Daydream Believer

From Wikipedia, the free encyclopedia
Jump to navigation Jump to search
"Daydream Believer"
The Monkees single 05 Daydream Believer.jpg
US single cover
Single by The Monkees
from the album The Birds, The Bees & The Monkees
B-side"Goin' Down"
ReleasedOctober 25, 1967
RecordedJune 14, 1967
August 9, 1967
StudioRCA Victor Studios
LabelColgems #1012
Songwriter(s)John Stewart
Producer(s)Chip Douglas
The Monkees singles chronology
"Pleasant Valley Sunday"
"Daydream Believer"
The Monkees singles chronology
"That Was Then, This Is Now"
"Daydream Believer (remix)"
"Heart and Soul"

"Daydream Believer" is a song composed by John Stewart shortly before he left the Kingston Trio. It was originally recorded by The Monkees, with Davy Jones singing the lead. The single reached No. 1 on the U.S. Billboard Hot 100 chart in December 1967, remaining there for four weeks, and peaked at No. 5 in the UK Singles Chart. It was the Monkees' last No. 1 hit in the U.S.

In 1979, "Daydream Believer" was recorded by Canadian singer Anne Murray, whose version reached No. 3 on the U.S. country singles chart and No. 12 on the Billboard Hot 100. The song has been recorded by others, including a 1971 version by John Stewart himself.

Stewart said that it was supposed to be the third in a trilogy of songs about suburban life. Married couples start out in an idealistic haze, but after a few years it wears off, and each sees the other as he or she really is. This is, supposedly, when genuine love is proven.[1]

The Monkees original version[edit]


Producer Chip Douglas was friends with John Stewart and ran into him at a party at Hoyt Axton's home in Hollywood's Laurel Canyon. Douglas told Stewart that he was now producing The Monkees and asked if he had any songs that might work for the group. Stewart offered "Daydream Believer".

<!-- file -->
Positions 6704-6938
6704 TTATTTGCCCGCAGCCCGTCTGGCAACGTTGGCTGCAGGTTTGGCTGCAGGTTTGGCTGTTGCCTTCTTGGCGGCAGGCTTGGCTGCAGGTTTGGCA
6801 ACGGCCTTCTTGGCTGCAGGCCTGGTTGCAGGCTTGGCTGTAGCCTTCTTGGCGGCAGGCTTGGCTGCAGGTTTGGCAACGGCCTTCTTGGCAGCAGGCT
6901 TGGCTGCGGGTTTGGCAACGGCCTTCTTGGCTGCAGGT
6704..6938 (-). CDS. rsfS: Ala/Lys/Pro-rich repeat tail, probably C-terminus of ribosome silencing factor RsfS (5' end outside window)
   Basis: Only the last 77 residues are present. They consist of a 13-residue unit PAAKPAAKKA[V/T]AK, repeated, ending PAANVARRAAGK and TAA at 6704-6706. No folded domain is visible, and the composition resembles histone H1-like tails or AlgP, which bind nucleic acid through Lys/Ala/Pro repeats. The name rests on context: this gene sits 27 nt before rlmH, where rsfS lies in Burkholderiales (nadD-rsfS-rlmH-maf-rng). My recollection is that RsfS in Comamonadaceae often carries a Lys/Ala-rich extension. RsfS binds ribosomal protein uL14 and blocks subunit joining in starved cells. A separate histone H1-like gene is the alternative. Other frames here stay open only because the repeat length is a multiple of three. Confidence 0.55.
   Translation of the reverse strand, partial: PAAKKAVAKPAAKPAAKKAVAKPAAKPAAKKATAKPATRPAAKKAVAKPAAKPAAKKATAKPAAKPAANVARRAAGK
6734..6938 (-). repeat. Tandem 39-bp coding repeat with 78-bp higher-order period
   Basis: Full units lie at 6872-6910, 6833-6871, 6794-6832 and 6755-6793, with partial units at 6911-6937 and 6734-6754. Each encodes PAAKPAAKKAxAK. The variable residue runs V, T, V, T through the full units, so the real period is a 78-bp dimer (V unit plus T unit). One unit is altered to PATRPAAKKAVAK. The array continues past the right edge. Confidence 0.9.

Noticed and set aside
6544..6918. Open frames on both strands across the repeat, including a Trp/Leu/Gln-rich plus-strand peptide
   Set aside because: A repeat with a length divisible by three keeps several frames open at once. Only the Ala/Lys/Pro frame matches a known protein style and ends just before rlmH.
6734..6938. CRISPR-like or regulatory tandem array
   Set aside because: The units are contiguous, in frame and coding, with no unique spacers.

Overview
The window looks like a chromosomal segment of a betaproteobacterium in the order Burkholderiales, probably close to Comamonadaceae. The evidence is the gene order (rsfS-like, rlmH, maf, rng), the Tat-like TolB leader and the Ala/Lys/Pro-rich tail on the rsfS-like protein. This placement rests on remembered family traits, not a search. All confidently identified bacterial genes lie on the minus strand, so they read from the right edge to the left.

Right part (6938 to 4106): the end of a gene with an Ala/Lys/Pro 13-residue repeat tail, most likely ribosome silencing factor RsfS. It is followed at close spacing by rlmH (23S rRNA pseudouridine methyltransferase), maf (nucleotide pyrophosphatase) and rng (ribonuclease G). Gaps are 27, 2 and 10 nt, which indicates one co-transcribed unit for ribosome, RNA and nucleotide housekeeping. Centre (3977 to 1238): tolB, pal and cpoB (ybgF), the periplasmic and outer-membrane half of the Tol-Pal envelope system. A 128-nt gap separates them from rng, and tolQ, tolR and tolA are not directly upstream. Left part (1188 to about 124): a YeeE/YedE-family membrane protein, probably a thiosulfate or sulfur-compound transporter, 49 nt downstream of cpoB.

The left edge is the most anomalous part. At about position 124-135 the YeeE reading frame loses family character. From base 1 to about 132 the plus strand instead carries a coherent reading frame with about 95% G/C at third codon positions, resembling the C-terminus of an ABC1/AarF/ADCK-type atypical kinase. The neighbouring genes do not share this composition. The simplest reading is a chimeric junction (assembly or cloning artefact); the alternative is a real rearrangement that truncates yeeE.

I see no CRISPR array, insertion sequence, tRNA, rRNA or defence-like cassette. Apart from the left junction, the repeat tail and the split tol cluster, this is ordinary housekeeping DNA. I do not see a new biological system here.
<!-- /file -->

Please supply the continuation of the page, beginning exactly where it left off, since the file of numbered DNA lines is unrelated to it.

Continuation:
It was recorded during the sessions for their 1967 album Pisces, Aquarius, Capricorn & Jones Ltd., but was ultimately included on their 1968 album The Birds, The Bees & the Monkees. All four Monkees appear on the track, with Michael Nesmith on lead guitar, Peter Tork on piano (he created the catchy piano introduction; the orchestral arrangement was created by jazz trumpeter and composer, Shorty Rogers, who included the same seven-note phrase preceding the chorus that can be heard on the Beach Boys' "Help Me, Rhonda") and Micky Dolenz on backing vocals. In the album version, the track begins with a spoken dialogue that goes:

  • Chip Douglas: "7A..."
  • Davy Jones: "What number is this, Chip?"
  • Douglas (with probably the recording engineer): "SEVEN - A!"
  • Jones: "Okay, don't get excited, man. It's 'cause I'm short, I know..."

Many people did not think the song would be popular. It had been turned down by We Five and Spanky and Our Gang, and even Davy Jones was "pissed off" about that. He recorded the vocal with a hint of annoyance at the ongoing takes.[2]

RCA Records did not like the song as written by Stewart either, and insisted on changing a critical word. Stewart originally wrote "Now you know how funky I can be," but RCA wanted to change that to "Now you know how happy I can be." One meaning of "funky" is "smelly".

Stewart initially objected because it completely reverses the meaning of the line and makes no sense in the context of the song. But he relented because RCA was adamant and he realized it could well be a hit. In 2007, Stewart said that the proceeds of "Daydream Believer" "[didn't just] pay the rent. It kept me alive all these years."[1]